A commission structure is how a company compensates partners based on the revenue they generate for the business. Partner programs pay partners based on the sales they close, the traffic they drive, or the qualified leads they send to the program. The commission structure defines how much a partner is paid for those actions and how much that pay increases with increased revenue generated.
Partner programs should strive to develop a commission structure that is compelling and progressive. A compelling structure with appealing rewards can help drive interest and signups for your program, and a progressive commission structure continues to adequately reward high-performing partners for their share of revenue driven. Note that commission structure usually varies between partner types; affiliates who drive leads may earn less commission per lead, whereas resellers who have more hands-on involvement in the whole sales process usually would earn more.
Example: Reid's partner program paid affiliates 15% of the value of their leads generated and resellers 35%. His commission structure then increased the share paid for high-performing partners sending many leads and closing many sales.
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A business initiative that drives revenue through established distribution partnerships rather than direct sales and marketing. Channel partnership programs are common in a wide variety of industries, including software-as-a-service (SaaS). Companies love channel partnership programs because they’re often a more efficient way to drive revenue than traditional sales and marketing tactics. Since partners are tasked with finding leads, referrals, and/or sales, company employees don’t have to generate these valuable business outcomes directly themselves. They simply have to enable partners to be successful.
Channel partnership programs have many benefits. In addition to being a more efficient source of growth, partnerships often help companies access new audiences through their partners. For example, a software company may have great traction finding new customers through paid search ads. But if they partner with an agency that has a roster of clients who are not as digitally savvy (and thus may not find the software company via Google), the company can access a new audience that they previously would not have been able to reach. What’s more, agencies often have built deeply trusting relationships with their clients, so a recommendation from the agency means prospective clients will be primed to trust the software company more.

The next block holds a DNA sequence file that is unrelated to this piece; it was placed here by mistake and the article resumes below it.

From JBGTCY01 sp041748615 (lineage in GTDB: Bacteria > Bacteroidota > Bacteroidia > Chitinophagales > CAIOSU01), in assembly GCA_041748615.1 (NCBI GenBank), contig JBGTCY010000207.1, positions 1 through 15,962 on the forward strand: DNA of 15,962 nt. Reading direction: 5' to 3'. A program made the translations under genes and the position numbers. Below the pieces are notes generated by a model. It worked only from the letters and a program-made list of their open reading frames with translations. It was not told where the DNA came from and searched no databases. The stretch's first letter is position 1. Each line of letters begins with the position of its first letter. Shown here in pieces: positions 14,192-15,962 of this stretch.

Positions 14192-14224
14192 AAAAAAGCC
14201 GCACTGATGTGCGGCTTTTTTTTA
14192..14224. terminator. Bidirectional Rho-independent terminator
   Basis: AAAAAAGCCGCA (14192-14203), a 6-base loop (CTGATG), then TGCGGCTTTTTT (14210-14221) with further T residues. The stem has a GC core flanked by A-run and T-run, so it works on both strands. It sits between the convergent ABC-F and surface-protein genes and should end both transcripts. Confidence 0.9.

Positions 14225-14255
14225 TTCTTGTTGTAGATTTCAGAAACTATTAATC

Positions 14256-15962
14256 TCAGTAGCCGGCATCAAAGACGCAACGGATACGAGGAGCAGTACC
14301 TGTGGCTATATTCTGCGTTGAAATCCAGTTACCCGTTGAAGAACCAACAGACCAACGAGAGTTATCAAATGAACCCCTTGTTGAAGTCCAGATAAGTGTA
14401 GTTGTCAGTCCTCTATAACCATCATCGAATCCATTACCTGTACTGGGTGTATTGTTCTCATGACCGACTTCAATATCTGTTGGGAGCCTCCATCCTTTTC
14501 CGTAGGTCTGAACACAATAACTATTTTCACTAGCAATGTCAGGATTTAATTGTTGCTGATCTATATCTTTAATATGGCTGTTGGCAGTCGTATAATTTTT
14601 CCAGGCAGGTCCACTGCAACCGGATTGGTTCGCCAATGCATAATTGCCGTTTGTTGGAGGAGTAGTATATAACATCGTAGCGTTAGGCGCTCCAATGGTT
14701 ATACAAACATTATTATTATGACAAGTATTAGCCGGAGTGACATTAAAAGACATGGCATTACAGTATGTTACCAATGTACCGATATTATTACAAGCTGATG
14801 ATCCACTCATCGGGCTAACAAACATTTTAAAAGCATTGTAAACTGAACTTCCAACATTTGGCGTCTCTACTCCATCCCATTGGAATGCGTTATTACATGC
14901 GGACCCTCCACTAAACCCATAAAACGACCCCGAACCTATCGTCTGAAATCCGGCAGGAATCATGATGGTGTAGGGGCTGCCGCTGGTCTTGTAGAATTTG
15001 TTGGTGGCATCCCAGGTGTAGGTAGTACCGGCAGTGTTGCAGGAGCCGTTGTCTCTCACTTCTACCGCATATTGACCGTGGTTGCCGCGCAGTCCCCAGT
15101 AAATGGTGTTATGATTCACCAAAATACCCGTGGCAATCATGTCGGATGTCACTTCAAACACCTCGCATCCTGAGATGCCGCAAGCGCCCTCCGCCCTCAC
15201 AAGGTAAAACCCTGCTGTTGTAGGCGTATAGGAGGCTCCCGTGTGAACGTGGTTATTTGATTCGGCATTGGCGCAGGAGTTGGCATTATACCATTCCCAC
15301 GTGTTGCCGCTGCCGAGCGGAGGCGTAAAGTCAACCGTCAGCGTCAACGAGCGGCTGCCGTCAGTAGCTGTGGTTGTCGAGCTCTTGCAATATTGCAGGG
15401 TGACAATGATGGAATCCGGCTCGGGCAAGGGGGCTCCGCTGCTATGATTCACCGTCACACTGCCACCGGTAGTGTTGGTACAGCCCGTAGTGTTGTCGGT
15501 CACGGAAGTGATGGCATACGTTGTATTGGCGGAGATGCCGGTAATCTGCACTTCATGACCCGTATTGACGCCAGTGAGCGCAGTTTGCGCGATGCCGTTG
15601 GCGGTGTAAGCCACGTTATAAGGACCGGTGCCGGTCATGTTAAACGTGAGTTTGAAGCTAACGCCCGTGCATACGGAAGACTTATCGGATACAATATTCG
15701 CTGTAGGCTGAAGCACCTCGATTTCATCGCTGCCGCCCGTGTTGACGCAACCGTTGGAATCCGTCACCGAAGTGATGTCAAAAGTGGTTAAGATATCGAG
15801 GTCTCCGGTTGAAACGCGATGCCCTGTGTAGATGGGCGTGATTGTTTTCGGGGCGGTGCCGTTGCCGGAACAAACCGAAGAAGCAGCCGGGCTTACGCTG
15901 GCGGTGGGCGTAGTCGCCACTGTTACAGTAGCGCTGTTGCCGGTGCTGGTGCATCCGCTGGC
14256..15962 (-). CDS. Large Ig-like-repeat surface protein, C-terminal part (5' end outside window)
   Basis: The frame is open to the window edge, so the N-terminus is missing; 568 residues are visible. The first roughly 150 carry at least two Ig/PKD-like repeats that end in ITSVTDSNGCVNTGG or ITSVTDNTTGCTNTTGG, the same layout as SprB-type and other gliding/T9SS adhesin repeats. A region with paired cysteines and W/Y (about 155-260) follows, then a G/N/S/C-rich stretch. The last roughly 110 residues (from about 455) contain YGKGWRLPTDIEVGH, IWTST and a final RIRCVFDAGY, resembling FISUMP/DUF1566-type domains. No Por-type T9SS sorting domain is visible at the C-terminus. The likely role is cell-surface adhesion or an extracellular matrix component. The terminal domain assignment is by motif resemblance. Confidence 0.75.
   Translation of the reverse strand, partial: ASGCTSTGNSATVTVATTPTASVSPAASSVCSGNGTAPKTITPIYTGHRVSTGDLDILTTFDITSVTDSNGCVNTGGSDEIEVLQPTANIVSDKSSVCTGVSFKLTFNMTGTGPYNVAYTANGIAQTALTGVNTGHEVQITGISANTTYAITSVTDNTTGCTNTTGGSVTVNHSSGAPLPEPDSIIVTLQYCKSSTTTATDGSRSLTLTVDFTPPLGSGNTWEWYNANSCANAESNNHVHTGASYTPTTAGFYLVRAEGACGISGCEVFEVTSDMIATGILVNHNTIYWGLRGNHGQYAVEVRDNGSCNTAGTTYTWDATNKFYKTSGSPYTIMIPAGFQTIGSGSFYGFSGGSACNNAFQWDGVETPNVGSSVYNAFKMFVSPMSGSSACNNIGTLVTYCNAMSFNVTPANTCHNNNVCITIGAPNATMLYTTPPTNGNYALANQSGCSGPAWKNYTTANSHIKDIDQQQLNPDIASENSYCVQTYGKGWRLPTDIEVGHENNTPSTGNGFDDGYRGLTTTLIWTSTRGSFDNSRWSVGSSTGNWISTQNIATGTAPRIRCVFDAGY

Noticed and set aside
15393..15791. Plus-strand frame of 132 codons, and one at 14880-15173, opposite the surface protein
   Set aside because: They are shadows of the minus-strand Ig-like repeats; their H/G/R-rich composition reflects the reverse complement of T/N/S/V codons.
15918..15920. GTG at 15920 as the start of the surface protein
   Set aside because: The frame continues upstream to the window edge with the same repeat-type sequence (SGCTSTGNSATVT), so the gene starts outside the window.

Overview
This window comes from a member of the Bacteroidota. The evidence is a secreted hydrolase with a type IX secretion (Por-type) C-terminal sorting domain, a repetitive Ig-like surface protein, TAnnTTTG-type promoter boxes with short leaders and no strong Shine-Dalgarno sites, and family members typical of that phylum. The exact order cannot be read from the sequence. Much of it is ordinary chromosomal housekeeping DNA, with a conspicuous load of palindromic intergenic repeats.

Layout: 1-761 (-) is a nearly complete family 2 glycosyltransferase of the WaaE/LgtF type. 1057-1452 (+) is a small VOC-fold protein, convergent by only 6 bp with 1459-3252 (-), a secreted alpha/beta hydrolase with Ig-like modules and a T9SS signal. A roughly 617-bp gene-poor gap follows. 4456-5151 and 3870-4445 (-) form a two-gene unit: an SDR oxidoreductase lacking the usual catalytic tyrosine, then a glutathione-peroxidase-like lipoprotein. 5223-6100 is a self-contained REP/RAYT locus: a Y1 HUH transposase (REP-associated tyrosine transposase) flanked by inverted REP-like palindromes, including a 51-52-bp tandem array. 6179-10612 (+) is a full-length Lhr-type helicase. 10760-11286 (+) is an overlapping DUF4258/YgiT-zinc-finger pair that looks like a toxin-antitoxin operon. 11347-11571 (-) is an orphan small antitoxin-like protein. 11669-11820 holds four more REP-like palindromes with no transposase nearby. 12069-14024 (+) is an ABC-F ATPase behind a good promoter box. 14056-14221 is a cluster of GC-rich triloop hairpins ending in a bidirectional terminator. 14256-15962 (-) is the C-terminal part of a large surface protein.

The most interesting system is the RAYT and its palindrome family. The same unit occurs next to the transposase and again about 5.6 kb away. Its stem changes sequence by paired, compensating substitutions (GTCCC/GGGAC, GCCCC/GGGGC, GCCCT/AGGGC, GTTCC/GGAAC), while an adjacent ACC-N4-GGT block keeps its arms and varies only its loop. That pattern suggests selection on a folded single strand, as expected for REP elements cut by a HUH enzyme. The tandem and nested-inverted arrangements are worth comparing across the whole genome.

Example: Rivka drove 45% Acme Corp’s FY2022 revenue through her channel partner program.
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Content marketing partnerships are facets of strategic partnerships wherein a company works with a partner to promote through content marketing. Content marketing partnerships work to expand your reach (by exposing your brand to your partner's audience) and boost your SEO performance, both of which can positively affect brand recognition and sales. Content marketing partnerships require alignment on content strategy and should incorporate the best of each company's brand to create compelling content.
Content marketing partnerships can include sponsored content and posts or co-created content. Whether or not the content is sponsored or co-created, it should fit into the wider editorial look and feel of the company posting it.
Example: To see a real-world example of content marketing partnership, check out the collaboration between Intel and Uproxx. Intel wanted to position itself as a top choice for creatives, so they created a co-branded event with Uproxx (a culture and lifestyle magazine) wherein creators presented work they made through Intel. Both brands got to benefit from exposure to each other's audiences.
Go all in with partnerships. Demo our platform to see how you can diversify your channel and scale revenue.